Chris Faulkner, CEO of Breitling Energy Corporation based in Dallas, Texas, and known by the media as the ‘Frack Master’, said: “The announcement last week by the US Environment Protection Agency that it has found no evidence that fracking has had a widespread effect on the nation’s water supply is a further testament to how safe the process is.

The study, which was commissioned by the US Congress in 2010, estimates that 25,000 to 30,000 new wells were drilled and hydraulically fractured annually from 2011 to 2014, and concludes that fracking took place in at least 25 states from 1990 to 2013. It found that from 2000 to 2013, approximately 9.4 million people lived within one mile of a fracked well.

“It noted several specific instances in which the chemicals used in fracking led to contamination of water, including drinking water wells, but it emphasised that the number of cases was small compared with the number of fracked wells.”

He added: “The small number of wells to be drilled in Lancashire will be undertaken with the benefit of the experience of fracking over a million wells in the US. They will also be drilled under greater regulation and oversight than in the US, reducing further the small risk associated with the process.

“What’s key here is the UK can gain greater independence from foreign gas by developing this massive resource under its own soil.

“It is similar to the North Sea, but somewhat ironic that oil wells there have been fracked since the early 1970s without Aberdeen of the eastern coast of Scotland being affected.”

However other evidence suggests a different picture.

Health charity Medact are due to hold a public meeting at Preston Minster today, June 18, to inform residents about the health impacts of fracking.

Dr David McCoy, director of Medact, said: “We are organising this public meeting to provide an opportunity for Lancashire residents to find out more about the health impacts of fracking.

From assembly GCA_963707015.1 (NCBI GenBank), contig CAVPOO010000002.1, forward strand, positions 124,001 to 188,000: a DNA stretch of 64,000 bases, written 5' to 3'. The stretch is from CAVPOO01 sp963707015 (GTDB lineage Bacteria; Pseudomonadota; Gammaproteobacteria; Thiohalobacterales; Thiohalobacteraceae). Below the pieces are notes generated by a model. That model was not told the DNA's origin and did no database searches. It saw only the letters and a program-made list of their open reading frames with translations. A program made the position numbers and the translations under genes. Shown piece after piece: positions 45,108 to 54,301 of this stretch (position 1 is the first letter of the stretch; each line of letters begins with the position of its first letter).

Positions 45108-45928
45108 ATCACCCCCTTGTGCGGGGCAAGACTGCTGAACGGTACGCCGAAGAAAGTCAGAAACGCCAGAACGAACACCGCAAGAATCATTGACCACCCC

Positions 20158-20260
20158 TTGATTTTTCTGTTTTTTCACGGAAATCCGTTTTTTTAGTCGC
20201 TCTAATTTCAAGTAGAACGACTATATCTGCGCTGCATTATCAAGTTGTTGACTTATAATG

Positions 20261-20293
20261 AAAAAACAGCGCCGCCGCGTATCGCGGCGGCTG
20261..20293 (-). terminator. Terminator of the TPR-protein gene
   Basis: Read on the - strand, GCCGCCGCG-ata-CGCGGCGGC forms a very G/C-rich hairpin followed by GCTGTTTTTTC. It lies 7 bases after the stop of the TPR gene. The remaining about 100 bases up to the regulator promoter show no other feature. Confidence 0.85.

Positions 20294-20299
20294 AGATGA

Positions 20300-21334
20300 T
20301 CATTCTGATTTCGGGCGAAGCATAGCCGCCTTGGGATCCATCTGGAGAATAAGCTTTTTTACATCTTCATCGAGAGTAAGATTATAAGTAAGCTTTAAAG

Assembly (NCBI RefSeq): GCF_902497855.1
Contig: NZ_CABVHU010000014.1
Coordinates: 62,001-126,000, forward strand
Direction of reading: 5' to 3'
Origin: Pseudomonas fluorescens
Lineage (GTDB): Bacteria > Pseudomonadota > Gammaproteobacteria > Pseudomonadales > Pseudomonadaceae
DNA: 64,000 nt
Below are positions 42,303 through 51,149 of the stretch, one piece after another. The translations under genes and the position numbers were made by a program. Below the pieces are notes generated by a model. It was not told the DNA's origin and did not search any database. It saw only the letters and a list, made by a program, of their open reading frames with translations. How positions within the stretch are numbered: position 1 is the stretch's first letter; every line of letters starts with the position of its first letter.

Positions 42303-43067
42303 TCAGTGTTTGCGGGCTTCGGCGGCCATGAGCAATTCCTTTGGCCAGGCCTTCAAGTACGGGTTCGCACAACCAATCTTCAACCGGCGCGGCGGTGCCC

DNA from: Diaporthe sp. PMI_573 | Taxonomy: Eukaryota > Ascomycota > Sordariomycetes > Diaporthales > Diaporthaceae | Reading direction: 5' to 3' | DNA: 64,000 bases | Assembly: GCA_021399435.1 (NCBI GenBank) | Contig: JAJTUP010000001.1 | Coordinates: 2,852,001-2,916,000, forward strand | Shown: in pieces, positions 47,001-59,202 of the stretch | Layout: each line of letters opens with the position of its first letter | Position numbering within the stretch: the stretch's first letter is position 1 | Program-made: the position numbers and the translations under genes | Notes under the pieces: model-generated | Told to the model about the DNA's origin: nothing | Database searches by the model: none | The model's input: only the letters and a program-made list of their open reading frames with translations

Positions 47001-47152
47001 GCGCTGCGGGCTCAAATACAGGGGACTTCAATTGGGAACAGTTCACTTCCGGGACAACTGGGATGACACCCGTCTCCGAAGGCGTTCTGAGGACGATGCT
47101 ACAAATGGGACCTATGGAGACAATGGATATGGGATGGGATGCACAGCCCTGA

“Earlier this year, Medact, alongside a wider group of health professionals, called for a moratorium on fracking due to the serious risks to public health.

“Fracking has already been suspended in Wales and Scotland due to the health and climate risks.

“New York State has also banned fracking due to ‘significant health risks’.”

“This meeting will explore the report’s key findings and provide residents with an opportunity to ask questions on these important issues.”

Earlier this year, Medact published a report, which concluded that fracking poses significant risks to public health and called for an immediate moratorium to allow time for a full health impact assessment to be completed.

These findings were supported by a letter in the British Medical Journal, signed by numerous health professionals including Professor Hugh Montgomery (UCL), Dr Clare Gerada (former chair of the Royal College of General Practitioners), Dr Sheila Adams (former Deputy Chief Medical Officer) and many others.

Due to the high risks, Medact objected to Cuadrilla’s application for fracking in Lancashire in 2014.

Friends of the Earth’s north west campaign Furqan Naeem said: “We are disappointed that planning officers have not recognised the unacceptable impact that Cuadrilla’s plans to frack at Preston New Road would have on local people, climate change and the environment.

“The Council must now listen to the tens of thousands of people who have objected to fracking at both sites, and the strong evidence put before them, and reject both of Cuadrilla’s proposals to frack.

“Fracking has already been halted in Scotland and Wales because of the serious risks it poses to the environment and health, and impacts on climate change - two thirds of people in Lancashire want it halted too.

“Rejecting Cuadrilla’s plans is the only way to stop Lancashire’s communities and environment being made the UK’s guinea pig for risky and polluting fracking.”